Continuing my Boston College experience, our class went on to study Julian of Norwich. A 12th century figure, Julian gave images of hidden things and expressed the inexpressible through language. In the book, Julian of Norwich, we read what can be classified as “revelatory texts” rather than “illuminating text.” Often referred to as a mystic, Julian tells about her 16 visions and because truth can’t be pinned down, her prose meanders. Personally, I had to laugh because it reminded me of Mary Baker Eddy’s writing which can also meander.
Within two class period however, we broke down and analyzed Julian’s thoughts and came up with insightful facts. Julian glimpsed the nothingness of sin. She was optimistic and encouraged readers not to be obsessed with sin. Don’t live your life in a sense of failure. Contrary to the desert fathers who seemed depressed all the time.
By time the 12th century rolled around, the Catholic Church had grown some fairly straggly and bushy church creeds. A couple of Popes were fighting for the throne. Julian ran counterculture to the church, but yet didn’t condemn the church. She knew her visions came from God, not hierarchy in a church.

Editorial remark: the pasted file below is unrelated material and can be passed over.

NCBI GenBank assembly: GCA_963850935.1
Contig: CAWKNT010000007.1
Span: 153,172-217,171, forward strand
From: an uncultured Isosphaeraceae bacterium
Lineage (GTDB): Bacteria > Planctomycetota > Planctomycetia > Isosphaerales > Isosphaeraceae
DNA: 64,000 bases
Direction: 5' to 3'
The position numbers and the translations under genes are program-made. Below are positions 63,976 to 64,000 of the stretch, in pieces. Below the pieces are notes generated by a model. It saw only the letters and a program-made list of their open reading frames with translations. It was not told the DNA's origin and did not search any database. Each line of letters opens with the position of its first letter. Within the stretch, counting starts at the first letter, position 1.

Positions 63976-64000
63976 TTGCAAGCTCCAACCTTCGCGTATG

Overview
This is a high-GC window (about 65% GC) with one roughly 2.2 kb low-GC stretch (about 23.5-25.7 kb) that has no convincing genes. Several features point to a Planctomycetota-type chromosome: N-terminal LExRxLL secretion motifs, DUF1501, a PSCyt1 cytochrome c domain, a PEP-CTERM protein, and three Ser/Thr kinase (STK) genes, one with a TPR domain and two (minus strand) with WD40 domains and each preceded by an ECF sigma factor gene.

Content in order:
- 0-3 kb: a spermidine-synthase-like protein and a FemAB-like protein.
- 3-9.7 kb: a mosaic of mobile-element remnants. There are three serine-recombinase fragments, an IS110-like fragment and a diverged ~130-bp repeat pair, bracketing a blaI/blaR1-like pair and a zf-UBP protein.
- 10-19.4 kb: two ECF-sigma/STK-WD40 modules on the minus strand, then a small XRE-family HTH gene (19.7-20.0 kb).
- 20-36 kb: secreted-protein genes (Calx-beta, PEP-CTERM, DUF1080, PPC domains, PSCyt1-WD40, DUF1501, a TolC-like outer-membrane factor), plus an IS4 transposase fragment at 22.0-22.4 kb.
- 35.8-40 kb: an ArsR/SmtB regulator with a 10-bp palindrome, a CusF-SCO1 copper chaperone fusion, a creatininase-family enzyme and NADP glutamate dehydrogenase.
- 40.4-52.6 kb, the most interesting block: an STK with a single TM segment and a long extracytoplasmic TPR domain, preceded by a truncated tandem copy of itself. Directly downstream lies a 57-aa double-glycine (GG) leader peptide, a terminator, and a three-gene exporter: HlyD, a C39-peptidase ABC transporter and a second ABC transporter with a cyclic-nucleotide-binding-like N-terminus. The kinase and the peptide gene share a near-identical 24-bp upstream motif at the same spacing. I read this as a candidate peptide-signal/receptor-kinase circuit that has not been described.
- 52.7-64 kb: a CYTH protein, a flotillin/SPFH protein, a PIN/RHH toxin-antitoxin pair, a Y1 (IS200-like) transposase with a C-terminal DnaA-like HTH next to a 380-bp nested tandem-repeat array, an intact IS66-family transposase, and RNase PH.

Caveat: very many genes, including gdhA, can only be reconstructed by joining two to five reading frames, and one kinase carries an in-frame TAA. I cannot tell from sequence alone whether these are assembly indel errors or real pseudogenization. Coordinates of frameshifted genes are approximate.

Her imagery of God highlighted the characteristics of: Father, mother, powerful, loving, courteous, willing, forgiving, devoted, and all-aware. She brings out a dynamic, rather than structural concept of God and church.
Next is my weekend venture.
Tagged: boston college, catholic nun, Christian Science, mystic, mysticism, voute dorm
[…] The second series brings in a mystic. […]
[…] By time the weekend rolled around, I’d heard that Leah and Anthony were coming visit me the next Tuesday. I was delighted and invigorated to get all my reading done, as well as start on the 10 page paper that was due at the end of class. But I also wanted to go to the Science Museum in Boston. Needless to say I didn’t sleep much. […]